In food, as in life, your first instinct is usually the right one. I realized that today after searching out a banh mi sandwich for lunch.
First though, let me show you the spectacular view from the corner office where I had a meeting downtown. On one side was a direct look at Ground Zero.
I have never seen Ground Zero in person, and to view it so clearly from above like that gave me pause. It’s eerie — on the one hand it looks like a generic construction site, but then you remember what happened there.
The other window looked out onto New York Harbor — there’s the Statue of Liberty on the left and Ellis Island on the right.
It was easy to picture the scene of 100 years ago, with steamships arriving in the harbor, passing the Statue of Liberty and entering Ellis Island. When you’re on Ellis Island the place feels weighty and formidable. From the window it just looks tiny.
Anyway, back to the banh mi search. I’d been given a few Vietnamese restaurant recommendations in Chinatown that I fully trusted; I’d also read about a Cambodian sandwich shop in Union Sq. serving num pang, the Cambodian version of a banh mi.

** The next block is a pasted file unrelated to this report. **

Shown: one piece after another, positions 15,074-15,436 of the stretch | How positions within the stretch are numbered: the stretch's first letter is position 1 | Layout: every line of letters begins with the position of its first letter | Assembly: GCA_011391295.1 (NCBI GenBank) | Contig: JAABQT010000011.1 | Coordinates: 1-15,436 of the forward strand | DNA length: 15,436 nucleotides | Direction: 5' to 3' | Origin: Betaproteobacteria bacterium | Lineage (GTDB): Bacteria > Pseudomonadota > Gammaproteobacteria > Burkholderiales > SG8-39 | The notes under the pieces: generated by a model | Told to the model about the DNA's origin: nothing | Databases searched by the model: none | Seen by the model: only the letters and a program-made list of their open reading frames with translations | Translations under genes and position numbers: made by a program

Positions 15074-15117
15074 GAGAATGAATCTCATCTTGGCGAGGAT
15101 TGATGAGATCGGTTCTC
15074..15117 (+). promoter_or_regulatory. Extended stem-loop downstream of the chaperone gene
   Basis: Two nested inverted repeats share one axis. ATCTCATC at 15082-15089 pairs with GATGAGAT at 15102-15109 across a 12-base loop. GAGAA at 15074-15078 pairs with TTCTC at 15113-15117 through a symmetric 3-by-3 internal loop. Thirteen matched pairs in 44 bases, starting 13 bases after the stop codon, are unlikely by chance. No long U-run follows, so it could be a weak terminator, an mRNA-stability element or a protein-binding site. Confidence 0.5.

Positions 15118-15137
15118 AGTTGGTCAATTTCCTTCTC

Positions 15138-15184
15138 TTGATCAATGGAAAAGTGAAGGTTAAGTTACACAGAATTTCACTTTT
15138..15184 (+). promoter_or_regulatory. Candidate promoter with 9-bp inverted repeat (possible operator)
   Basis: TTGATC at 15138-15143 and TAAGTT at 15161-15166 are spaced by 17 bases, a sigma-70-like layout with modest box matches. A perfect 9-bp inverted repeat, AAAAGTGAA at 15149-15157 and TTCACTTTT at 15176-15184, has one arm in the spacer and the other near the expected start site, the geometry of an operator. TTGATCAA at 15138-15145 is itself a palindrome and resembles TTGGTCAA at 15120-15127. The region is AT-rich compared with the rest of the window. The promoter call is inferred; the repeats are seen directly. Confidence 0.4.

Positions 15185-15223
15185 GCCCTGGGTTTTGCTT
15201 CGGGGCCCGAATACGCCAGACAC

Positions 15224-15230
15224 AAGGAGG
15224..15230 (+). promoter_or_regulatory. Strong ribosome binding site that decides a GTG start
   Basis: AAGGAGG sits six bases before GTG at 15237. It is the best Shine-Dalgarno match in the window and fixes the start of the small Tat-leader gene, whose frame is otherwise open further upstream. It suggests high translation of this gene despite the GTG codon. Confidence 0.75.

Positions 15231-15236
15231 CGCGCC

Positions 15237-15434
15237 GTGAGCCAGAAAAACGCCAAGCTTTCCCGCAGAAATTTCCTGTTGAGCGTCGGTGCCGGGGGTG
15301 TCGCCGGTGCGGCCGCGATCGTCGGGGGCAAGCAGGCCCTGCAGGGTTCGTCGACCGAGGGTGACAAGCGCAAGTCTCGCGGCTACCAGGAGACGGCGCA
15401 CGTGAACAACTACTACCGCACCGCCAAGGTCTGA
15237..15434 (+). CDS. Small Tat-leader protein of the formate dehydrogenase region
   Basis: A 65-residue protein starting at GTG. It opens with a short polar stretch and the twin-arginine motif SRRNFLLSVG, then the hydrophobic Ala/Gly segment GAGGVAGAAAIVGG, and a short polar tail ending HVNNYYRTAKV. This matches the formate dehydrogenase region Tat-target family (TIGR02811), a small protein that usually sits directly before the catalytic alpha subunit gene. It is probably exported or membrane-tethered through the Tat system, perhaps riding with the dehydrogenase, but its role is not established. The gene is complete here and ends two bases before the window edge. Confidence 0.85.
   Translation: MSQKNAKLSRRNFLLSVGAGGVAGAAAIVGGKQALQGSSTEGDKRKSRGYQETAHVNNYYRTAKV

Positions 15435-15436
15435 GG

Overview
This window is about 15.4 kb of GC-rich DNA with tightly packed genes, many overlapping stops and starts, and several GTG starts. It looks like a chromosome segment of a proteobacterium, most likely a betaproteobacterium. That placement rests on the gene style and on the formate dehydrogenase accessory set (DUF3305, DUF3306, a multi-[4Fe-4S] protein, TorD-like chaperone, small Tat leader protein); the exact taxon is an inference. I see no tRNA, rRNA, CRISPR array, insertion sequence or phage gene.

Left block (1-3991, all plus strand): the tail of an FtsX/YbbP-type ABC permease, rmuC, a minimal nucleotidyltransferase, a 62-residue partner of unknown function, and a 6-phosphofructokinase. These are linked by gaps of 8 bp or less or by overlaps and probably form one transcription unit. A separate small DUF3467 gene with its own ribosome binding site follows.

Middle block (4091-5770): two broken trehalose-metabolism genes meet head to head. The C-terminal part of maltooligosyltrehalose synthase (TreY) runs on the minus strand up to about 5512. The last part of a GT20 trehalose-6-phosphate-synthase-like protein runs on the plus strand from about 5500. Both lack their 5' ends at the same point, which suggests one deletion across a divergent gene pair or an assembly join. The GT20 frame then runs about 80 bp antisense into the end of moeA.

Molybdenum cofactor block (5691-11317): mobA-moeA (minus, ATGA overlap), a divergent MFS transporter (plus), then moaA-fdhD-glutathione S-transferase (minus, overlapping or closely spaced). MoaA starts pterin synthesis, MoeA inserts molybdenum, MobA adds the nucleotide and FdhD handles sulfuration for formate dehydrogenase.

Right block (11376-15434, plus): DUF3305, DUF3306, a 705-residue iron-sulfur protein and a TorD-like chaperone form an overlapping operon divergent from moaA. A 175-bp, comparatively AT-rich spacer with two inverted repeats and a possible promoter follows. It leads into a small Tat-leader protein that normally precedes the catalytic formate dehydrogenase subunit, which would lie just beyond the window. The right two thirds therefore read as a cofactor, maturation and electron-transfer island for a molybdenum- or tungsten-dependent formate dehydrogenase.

My first instinct was for Chinatown, where I knew the banh mi would be fresh, authentic, and undoubtedly delicious. But I wasn’t thrilled by the prospect of a Chinatown lunchtime rush and the possibility of not being able to sit. Union Sq. sounded more manageable, and based on the merit of strong Yelp reviews, I headed towards Num Pang Sandwich Shop.
From what I can tell, a banh mi and a num pang are very similar. Both incorporate cucumber, pickled carrots, cilantro and French bread, with some kind of meat choice (at Num Pang there were also options for seafood or roasted cauliflower).
Here’s my pulled durok pork num pang.
The toasted bread was spot on. The rest — it was all right. Nothing really wrong with it, but the pork was unremarkable and the sandwich was kind of pricey ($7.50) and smallish. (By comparison, a footlong banh mi would probably be around $3.75).
I left feeling a little disappointed and hungry. Check that, a lot hungry. Next time I’ll trust my gut, brave the Chinatown crowds, swerve around the men spitting on the sidewalk, and pick up an honest-to-goodness banh mi.
Num Pang Sandwich Shop
21 East 12th St.
New York, NY